The same calculation does not apply to a home-entertainment center. For that application, modularity makes the most sense.

My vision of the future is a LAN-wired house with a central server that handles all of the tuning, security, and DVR-type functionality, and sends video signals to monitors installed throughout the house. I grant that I am not a typical user, so maybe that's a science-fiction vision; certainly CE manufacturers would not be building OCAP-equipped TV sets if their research didn't indicate that there was a market for them.

Still, I think a modular system would have a lot of advantages. And I don't think it will seem so outlandishly futuristic in a generation or so, when those of us raised on linear TV broadcasting aren't making the big purchase decisions anymore. Most college students today don't even own traditional TV sets; they watch all of their TV on computers, so for them it will be quite natural to see a home-entertainment center as a specialized computer setup with a big monitor.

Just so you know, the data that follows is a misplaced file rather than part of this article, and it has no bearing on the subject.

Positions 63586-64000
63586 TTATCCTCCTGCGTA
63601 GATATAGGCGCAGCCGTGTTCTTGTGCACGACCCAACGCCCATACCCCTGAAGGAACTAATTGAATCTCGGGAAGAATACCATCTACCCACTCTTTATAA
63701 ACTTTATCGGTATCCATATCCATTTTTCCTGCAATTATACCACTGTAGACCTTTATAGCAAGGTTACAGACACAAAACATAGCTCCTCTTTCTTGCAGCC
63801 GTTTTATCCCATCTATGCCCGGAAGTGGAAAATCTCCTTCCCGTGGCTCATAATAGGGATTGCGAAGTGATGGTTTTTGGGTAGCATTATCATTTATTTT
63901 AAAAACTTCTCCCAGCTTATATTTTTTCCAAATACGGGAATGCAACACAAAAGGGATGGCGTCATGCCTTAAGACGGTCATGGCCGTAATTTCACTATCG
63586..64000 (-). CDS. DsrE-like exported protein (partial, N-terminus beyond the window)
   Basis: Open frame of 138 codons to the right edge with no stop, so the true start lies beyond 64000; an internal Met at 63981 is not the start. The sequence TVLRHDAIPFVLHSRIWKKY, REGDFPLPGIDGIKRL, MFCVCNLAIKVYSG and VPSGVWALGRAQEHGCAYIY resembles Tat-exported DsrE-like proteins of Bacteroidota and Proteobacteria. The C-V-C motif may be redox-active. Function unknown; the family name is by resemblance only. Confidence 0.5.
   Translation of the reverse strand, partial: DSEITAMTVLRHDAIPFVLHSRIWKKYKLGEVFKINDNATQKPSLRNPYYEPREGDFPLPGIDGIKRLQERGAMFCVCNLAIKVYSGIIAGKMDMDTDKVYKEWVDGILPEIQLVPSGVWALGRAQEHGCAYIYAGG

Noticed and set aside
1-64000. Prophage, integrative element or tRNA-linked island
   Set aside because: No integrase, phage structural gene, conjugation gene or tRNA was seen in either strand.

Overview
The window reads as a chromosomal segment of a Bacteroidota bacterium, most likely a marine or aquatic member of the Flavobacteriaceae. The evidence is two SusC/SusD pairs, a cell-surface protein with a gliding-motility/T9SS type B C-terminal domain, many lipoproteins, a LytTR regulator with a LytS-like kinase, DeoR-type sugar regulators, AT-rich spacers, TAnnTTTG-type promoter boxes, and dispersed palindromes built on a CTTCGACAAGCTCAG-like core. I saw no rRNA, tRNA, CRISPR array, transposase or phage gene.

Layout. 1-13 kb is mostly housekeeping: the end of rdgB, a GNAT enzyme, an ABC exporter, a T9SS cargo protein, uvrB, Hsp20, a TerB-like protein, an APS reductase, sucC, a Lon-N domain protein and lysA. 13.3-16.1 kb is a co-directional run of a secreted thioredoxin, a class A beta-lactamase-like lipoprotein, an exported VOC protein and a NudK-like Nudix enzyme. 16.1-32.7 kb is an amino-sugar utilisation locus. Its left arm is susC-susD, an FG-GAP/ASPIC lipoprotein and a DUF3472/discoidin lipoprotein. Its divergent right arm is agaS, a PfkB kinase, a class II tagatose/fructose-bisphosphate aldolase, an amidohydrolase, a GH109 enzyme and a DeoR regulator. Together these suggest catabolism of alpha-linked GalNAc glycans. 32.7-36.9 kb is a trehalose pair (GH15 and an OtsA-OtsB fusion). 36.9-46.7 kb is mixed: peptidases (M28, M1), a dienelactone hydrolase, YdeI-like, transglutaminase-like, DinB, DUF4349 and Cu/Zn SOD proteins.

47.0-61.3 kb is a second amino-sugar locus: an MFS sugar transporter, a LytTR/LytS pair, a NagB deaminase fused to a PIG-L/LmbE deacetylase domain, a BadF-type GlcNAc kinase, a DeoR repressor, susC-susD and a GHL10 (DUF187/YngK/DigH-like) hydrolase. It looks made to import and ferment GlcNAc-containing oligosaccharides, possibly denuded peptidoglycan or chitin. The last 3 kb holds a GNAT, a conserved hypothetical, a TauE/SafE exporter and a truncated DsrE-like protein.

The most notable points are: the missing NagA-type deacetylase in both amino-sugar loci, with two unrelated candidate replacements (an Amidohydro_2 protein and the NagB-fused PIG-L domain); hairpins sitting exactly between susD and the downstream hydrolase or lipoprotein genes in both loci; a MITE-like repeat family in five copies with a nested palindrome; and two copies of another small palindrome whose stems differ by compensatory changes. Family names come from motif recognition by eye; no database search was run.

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Old 04-12-2008, 12:45 AM   #1407
lrhorer
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Modularity

Quote:
Originally Posted by bxojr View Post
Sure. But I don't think that's an apt comparison; those are portable devices where I'm willing to pay a premium, and make many other compromises, in order to minimize size and bulk.
Point well made and well taken.

Quote:
Originally Posted by bxojr View Post
The same calculation does not apply to a home-entertainment center. For that application, modularity makes the most sense.